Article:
Novel diagnosis–scenes


Novel Diagnosis Series


Please read the Novel Diagnosis–Introduction about competencies.

Long stories, like novels, are usually written in scenes. A scene is a contained unit of action that has a beginning, middle and end and usually builds toward a mini-climax. This implies that a character has a goal they are striving for and someone/something is trying to keep them from reaching that goal. A scene can be contained in a single, short paragraph, or it can run several pages. Scenes often contain action, dialogue, narrative and interior thoughts. Yes, a scene could be complete with only dialogue. But usually, there’s a combination of the four elements.


Choose a chapter of your mss.
Now go through the chapter and put boxes around your scenes. Allowing for variations of length and complexity, there should be several scenes. They may or may not be connected with narrative between them.

STOP. Really. Go and draw boxes. Don’t assume.

Example of Scenes
In the Newbery Honor book, Lizzie Bright and Buckminster’s Boy, by Gary D. Schmidt, Chapter 3 has these scenes:

Turner’s father, the minister, punishes him for several misdeeds. (2 pages)

Turner suffers in his room from the summer heat. (Half page)
Turner survives supper without a misstep. (One chapter)
Turner watches the sunset and almost likes Maine. (Half page)
Turner seeks a place where he “can breathe”; he goes to the seashore. (2 pages)
Turner meets Lizzie Bright, who teaches him how to bat Maine-style. (6 pages)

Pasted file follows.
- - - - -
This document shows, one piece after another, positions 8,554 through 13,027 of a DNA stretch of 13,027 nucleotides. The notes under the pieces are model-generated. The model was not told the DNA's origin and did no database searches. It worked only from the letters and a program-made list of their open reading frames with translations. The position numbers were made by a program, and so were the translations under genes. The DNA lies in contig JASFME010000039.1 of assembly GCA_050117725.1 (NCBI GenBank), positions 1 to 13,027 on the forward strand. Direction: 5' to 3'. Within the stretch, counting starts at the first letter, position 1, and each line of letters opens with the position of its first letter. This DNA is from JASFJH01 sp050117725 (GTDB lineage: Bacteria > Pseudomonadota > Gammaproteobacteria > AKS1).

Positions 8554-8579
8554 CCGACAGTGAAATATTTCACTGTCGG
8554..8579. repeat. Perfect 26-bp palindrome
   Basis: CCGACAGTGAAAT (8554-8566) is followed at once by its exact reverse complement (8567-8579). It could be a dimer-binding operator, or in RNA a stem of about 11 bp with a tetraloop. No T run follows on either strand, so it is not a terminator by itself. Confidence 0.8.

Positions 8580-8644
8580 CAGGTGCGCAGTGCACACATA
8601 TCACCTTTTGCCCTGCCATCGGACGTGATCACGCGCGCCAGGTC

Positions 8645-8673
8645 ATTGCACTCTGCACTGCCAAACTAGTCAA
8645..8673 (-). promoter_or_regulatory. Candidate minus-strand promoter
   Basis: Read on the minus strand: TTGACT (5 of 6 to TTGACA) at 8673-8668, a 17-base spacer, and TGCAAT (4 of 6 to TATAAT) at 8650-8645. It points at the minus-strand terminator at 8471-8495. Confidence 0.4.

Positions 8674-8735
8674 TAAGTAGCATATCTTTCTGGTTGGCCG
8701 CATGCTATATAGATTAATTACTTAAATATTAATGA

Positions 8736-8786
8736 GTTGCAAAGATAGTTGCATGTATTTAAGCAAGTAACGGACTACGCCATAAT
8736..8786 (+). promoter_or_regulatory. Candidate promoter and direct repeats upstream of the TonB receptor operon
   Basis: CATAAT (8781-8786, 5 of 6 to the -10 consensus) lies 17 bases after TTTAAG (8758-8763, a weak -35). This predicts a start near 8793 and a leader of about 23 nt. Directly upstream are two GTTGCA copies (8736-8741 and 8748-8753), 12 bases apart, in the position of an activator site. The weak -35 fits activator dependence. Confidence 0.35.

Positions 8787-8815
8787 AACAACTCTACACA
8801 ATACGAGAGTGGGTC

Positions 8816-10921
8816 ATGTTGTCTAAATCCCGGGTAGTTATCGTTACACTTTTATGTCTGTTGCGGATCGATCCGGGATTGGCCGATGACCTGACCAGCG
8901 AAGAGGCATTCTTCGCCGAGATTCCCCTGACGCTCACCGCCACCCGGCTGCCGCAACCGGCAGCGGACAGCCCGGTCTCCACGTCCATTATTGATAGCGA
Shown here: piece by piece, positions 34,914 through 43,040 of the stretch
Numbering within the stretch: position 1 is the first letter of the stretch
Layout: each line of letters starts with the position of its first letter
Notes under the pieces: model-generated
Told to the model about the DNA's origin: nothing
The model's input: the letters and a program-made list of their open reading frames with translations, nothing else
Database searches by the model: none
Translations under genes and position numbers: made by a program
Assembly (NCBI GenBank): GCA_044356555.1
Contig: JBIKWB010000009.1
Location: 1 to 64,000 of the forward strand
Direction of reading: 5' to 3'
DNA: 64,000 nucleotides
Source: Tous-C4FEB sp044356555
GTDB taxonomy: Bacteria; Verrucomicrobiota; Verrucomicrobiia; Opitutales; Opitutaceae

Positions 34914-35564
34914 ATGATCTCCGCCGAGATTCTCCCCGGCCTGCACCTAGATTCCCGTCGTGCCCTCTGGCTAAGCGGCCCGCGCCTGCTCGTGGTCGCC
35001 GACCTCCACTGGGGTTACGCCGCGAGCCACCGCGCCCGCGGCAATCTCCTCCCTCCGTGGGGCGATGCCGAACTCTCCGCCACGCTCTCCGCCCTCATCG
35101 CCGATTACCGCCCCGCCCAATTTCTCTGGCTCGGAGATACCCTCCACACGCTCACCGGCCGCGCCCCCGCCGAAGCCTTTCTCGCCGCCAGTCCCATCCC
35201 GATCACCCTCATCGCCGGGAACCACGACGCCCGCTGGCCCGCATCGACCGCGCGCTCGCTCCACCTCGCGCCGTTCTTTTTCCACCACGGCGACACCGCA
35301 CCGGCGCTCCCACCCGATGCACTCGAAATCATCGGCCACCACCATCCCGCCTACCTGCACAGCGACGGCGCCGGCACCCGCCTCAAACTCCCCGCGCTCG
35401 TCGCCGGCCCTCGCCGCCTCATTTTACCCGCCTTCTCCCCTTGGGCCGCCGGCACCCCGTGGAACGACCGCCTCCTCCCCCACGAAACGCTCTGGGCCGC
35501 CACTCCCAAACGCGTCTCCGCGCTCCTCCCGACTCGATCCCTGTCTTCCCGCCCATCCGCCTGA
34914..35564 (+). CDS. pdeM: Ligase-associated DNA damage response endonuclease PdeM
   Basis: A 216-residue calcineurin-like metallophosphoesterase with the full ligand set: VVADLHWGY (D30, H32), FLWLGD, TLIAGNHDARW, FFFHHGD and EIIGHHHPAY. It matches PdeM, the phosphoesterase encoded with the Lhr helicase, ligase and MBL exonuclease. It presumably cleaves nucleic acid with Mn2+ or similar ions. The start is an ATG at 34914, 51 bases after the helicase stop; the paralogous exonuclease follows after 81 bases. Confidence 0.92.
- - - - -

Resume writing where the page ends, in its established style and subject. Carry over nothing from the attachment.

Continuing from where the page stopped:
At supper, Turner is lectured by his father, until his mother steps in and stops it. (2 pages)
Turner heads to the hay meadow to play baseball, but a rain storm stops the game. (1 page)

Several short scenes build up to the longest scene in which Turner meets Lizzie Bright, a black girl, and they become instant friends, something that will cause trouble throughout the rest of the story. Notice that Turner is at the center of each scene and each scene contains conflict, both big and small. For example, when Turner meets Lizzie Bright, he is throwing stones. She calls to him and in his surprise, his last stone is thrown overhead and comes down and hits his nose. It bleeds and a bloody shirt will get him in more trouble with the minister. In his pain, Turner refuses to answer Lizzie Bright’s questions, so she thinks he is an idiot. Besides the overall problem of not liking Maine and befriending the wrong person, Turner has smaller conflicts within the scene itself.


Are you using scenes? Were you able to draw boxes around distinct sections?
Does each scene has a narrative arc that builds toward a climax?
Does each scene include the main character? If there are several points-of-view in the story, does each scene include the POV character?
Does the main character (or POV character) encounter conflict?
Do most scenes end with the main character in worse shape than before?

Rate Yourself on Characterization: (see Introduction for explanation)
Unconsciously Incompetent
Consciously Incompetent
Consciously Competent
Unconsciously Competent

Suggestions: Repeat the evaluation for a different chapter. Make sure each chapter is built on scenes that build toward something and that the main character is increasingly put into worse situations.

For further study: Read The Westing Game (Puffin Modern Classics) The Westing Game by Ellen Raskin. In this classic Newbery winner, Raskin characterizes multiple characters with ease.

Tomorrow: Novel Diagnosis–Dialogue

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